Sure, most students have had the professors which stand at the front of the room and read from a textbook, but this doesn't mean they are "bad" per se. What makes them "bad" is when they read from the book until the end of class and then dismiss everyone without looking up or blinking an eye. Part of teaching is books, but the other part is engaging in discussion or answering questions to make sure students understand the material. 

3. Appear Disinterested

Does the instructor show a clear and open enthusiasm or does it sound as if he or she is reading off the ingredients of a bland cereal box?  If its the latter, it is often hard for students to be engaged in the topic and, as a result, have difficulty.

textbooks
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College entails a lot of self-study, however, it can be difficult for some students if that's the primary source of information with little classroom interaction.

4. Be Unfair

Professors who lack high quality teaching skills may be lazy in grading and don't explain why grades are marked down or don't care. The worst professor I ever had didn't answer questions, he graded tests accordingly over the semester, but for the final grade everyone got was a "B". Obviously, the "A" students were upset, and there were a couple of "D and F" students who were grateful for the grade, but still left the class feeling they didn't earn the "B".

How to Tell a Good Professor from a Bad One?

The big question is how do you decide which professors are good and bad?

  • Talk to other students and get their input.
  • During registration, ask the person registering you if he or she has heard anything about the professor. You'd be surprised at how much college employees hear and what they know about the instructors. This is more difficult these days since most schools encourage online registration, but if there is a staff member you feel you can reach out to, it can't hurt to ask.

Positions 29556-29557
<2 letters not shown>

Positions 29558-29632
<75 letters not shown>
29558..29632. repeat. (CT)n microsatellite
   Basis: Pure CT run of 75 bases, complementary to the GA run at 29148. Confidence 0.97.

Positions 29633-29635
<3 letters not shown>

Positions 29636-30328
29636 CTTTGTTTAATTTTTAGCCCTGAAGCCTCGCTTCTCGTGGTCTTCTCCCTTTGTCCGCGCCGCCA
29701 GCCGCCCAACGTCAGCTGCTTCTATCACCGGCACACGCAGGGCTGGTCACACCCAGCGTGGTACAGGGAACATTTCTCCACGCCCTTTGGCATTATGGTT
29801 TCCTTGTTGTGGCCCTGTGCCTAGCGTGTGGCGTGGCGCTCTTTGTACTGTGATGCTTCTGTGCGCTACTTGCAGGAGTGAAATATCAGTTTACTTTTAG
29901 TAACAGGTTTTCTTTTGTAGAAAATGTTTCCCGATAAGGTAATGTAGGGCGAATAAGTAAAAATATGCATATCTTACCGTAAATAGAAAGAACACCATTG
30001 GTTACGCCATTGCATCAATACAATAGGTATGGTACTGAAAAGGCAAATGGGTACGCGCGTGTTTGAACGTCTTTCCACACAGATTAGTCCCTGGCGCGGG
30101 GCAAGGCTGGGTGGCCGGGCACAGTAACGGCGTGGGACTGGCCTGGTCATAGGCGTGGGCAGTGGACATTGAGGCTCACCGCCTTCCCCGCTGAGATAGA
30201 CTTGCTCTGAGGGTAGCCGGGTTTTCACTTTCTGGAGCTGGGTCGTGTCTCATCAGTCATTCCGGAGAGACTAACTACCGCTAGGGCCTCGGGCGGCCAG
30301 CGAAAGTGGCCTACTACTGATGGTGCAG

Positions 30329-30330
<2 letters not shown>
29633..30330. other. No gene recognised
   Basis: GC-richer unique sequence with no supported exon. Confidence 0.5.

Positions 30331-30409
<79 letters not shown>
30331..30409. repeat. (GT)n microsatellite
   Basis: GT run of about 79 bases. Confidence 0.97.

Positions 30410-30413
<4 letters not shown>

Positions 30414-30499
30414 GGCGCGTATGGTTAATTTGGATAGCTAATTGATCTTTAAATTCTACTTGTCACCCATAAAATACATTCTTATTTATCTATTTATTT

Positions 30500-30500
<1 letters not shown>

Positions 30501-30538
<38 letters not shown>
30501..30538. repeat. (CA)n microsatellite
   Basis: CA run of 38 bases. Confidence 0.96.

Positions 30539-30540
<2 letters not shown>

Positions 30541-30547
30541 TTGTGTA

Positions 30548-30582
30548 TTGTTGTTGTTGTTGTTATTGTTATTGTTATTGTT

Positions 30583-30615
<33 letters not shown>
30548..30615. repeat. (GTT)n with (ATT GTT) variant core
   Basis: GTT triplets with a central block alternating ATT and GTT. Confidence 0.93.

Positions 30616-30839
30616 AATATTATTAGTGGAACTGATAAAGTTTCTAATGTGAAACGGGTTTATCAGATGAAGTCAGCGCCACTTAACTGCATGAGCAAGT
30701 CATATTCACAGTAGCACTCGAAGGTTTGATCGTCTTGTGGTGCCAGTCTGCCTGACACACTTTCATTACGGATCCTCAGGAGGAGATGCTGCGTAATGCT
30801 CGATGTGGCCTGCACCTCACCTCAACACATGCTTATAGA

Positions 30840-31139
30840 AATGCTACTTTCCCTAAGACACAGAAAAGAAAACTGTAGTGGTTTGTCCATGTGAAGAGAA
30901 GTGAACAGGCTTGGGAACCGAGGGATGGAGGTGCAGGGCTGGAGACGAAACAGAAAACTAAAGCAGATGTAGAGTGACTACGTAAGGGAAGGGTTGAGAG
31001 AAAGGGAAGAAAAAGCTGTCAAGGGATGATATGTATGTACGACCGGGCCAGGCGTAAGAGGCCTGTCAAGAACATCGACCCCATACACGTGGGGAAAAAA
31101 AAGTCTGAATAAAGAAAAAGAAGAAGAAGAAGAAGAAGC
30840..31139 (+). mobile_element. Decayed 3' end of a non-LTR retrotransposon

• Talk to a trusted advisor or your academic counselor. Professors and counselors who work closely with students will usually have a good idea whether or not a specific professor matches your learning style and would be a good fit. Often they'll be happy to recommend specific courses or professors for you to be on the lookout for.
  • Check out websites that rate professors (which may or may not prove to be helpful, but can't hurt to look).

Students are elated when they have good professors and disappointed when stuck with one that isn't so great. But the most important thing to do is to give each class your best and make the most of it, even if it isn’t the ideal situation. Taking an active role in one's own learning makes a tremendous amount of difference, so even with a bad professor, a good experience can be gotten.

University
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College courses can be tough enough under the best of circumstances, but it makes a better experience if you can find professors that are enthusiastic about their subjects. Either way, you'll get out of any given course what you put in.